How the MET is scored
All sections of the MET are scored by the University of Michigan in the U.S.A.
The Listening and Reading and Grammar sections are computer-scored. Each correct answer carries equal weight within each section and there are no points deducted for wrong answers. Test takers receive a scaled score with a maximum of 80 for the Listening and Reading and Grammar sections, and a final score for these two sections; the final score is the total of the two sections.
Scores for the Speaking section are reported separately, also on a scale of 0–80.
The MET does not have a pass score. The test takers’ scaled score is calculated using an advanced mathematical model based on Item Response Theory. The scaled scores are not percentages. They do not show how many items test takers answered correctly, but rather where they stand on the language ability scale. This ensures that test scores are comparable across different administrations and fair to all test takers, regardless of when they took the test.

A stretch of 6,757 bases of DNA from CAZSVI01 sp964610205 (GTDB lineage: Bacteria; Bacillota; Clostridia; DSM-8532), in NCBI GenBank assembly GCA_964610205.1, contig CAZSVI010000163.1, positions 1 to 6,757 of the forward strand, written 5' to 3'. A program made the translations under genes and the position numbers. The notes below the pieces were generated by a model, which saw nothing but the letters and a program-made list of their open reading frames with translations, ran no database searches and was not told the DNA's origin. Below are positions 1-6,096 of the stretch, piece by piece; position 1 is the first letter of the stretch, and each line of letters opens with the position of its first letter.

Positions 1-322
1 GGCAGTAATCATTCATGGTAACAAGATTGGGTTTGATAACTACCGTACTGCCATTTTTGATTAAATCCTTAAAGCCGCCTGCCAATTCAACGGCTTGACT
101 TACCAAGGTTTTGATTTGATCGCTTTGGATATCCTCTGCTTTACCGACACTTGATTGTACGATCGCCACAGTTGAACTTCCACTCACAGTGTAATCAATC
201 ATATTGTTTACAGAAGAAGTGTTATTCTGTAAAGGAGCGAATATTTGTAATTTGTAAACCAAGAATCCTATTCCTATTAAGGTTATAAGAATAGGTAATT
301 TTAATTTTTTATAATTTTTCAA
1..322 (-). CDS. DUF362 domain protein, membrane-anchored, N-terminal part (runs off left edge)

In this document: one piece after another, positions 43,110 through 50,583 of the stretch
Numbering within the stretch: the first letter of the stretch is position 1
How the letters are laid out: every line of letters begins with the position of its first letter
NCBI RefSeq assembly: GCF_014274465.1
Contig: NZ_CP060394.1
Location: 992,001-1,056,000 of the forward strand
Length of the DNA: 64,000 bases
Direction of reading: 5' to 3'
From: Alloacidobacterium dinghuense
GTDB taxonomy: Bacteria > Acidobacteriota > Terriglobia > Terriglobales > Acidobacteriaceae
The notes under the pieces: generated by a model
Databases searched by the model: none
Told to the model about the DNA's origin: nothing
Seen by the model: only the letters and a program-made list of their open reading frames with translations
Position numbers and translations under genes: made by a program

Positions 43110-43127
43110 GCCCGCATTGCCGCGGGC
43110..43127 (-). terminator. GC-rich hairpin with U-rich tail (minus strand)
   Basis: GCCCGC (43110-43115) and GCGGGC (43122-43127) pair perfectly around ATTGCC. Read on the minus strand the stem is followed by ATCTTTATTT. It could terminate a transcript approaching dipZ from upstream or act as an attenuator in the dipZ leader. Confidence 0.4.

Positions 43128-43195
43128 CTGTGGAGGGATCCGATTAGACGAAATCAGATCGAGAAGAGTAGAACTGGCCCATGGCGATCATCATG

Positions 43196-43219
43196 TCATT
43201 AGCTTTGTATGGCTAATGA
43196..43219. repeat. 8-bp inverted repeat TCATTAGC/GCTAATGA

MET scores are reported on a CaMLA official score report form. The score report provides the following information:
- A score for each of the sections
- The final MET score, which is the total of the scores for the Listening and Reading and Grammar sections
- Speaking test score